A fund set up to ease student debt in Canada has been hampered by the powerful provincial and territorial governments, according to a report.
The Canadian Millennium Scholarship Foundation (CMSF), set up in 1998 by the federal government with a C$2.5 billion (£1.1 billion) endowment, sought to enhance the provincially run student loan system to ease the growing student debt problem. It was to hand out C$3,000 grants to 100,000 low and middle-income students every year for ten years.
The provincial premiers denounced the programme as a unilateral initiative by a federal government. "Canada is the most decentralised country of any federation," said Antonia Maioni, director of the McGill Institute for the Study of Canada, who sees the difficulties faced by the foundation as part of the "perennial federal-provincial conundrum".
The CMSF signed agreements with all provinces and territories, offering them control over who received grants and, for most, significant savings on their own loans programmes. The first bursaries were sent out in 2000.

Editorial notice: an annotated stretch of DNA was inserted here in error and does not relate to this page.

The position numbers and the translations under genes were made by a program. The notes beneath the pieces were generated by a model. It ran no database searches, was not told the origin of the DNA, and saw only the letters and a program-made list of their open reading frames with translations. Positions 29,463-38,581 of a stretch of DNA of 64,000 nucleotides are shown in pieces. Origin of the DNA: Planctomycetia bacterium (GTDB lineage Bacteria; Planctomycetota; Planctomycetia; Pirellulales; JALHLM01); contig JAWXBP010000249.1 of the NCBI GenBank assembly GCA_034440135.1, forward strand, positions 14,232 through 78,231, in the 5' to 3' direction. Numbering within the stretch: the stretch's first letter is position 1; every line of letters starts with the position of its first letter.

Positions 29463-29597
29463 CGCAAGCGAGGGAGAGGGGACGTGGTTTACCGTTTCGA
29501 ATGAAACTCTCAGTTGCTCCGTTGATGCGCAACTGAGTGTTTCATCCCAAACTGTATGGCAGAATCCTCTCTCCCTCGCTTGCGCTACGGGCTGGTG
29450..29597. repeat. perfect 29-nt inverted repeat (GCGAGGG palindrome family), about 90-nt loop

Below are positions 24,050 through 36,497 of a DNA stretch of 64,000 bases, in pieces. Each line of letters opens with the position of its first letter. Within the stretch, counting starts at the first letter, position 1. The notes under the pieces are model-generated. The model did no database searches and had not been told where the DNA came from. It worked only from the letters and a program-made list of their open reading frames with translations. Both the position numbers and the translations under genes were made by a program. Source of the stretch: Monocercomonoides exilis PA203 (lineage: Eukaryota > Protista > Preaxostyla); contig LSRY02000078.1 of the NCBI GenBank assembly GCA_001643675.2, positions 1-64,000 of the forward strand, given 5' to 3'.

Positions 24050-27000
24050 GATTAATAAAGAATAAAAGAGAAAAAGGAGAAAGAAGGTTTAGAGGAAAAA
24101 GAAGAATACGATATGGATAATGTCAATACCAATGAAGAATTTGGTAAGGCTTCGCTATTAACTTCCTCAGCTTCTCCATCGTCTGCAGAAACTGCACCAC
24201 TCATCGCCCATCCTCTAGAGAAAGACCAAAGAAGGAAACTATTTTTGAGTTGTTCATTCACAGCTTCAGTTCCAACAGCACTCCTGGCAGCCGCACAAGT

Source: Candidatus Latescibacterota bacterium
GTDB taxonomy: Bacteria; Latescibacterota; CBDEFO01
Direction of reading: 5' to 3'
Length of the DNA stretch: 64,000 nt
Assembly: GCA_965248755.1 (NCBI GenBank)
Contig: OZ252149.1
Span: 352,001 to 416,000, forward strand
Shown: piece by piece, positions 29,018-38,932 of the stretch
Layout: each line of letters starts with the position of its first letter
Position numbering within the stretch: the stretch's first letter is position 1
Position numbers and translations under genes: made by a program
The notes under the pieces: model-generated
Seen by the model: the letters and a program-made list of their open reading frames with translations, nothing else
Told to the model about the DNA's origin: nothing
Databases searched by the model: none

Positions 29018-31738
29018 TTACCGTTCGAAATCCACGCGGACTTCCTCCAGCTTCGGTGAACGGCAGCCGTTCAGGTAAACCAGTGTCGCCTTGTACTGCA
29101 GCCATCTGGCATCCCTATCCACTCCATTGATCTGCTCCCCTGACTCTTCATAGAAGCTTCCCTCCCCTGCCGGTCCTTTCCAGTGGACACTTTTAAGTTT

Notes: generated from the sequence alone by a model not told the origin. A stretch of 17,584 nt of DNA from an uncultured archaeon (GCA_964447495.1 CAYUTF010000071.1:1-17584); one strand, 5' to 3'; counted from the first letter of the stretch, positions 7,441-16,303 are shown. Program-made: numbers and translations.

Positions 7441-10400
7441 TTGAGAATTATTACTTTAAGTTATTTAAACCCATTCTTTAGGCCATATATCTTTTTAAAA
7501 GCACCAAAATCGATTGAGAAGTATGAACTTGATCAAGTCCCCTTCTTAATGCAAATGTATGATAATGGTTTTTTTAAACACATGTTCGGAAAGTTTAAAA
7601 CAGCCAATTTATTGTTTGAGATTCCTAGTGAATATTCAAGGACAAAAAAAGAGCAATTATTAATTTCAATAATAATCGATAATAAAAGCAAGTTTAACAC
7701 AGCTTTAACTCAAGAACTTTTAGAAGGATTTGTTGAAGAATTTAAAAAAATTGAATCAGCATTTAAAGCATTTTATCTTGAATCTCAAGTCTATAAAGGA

But a report from the Institute of Intergovernmental Relations at Queen's University cites the hasty partnership agreements as one of the programme's weaknesses.
The report found that the provinces saved C$185 million and reinvested C$231.6 million, but it adds: "One might suspect that this spending would have occurred in the absence of the CMSF."
The report reveals that only 54.2 per cent of the support was spent on student financial spending, with the rest going into college and university operating budgets. Nova Scotia seems not to have spent a single dollar on student financial assistance.
CMSF executive director Norman Riddell maintained that the partnerships resulted in the provinces spending $100 million a year more than they would have, allowing the foundation to put C$131 million a year back into the system in needs-based assistance.
The report says the money from the foundation may have been better spent targeting those who are in need of finance but do not meet current provincial criteria. But it adds: "It is not clear that such an agreement would have necessarily been forthcoming."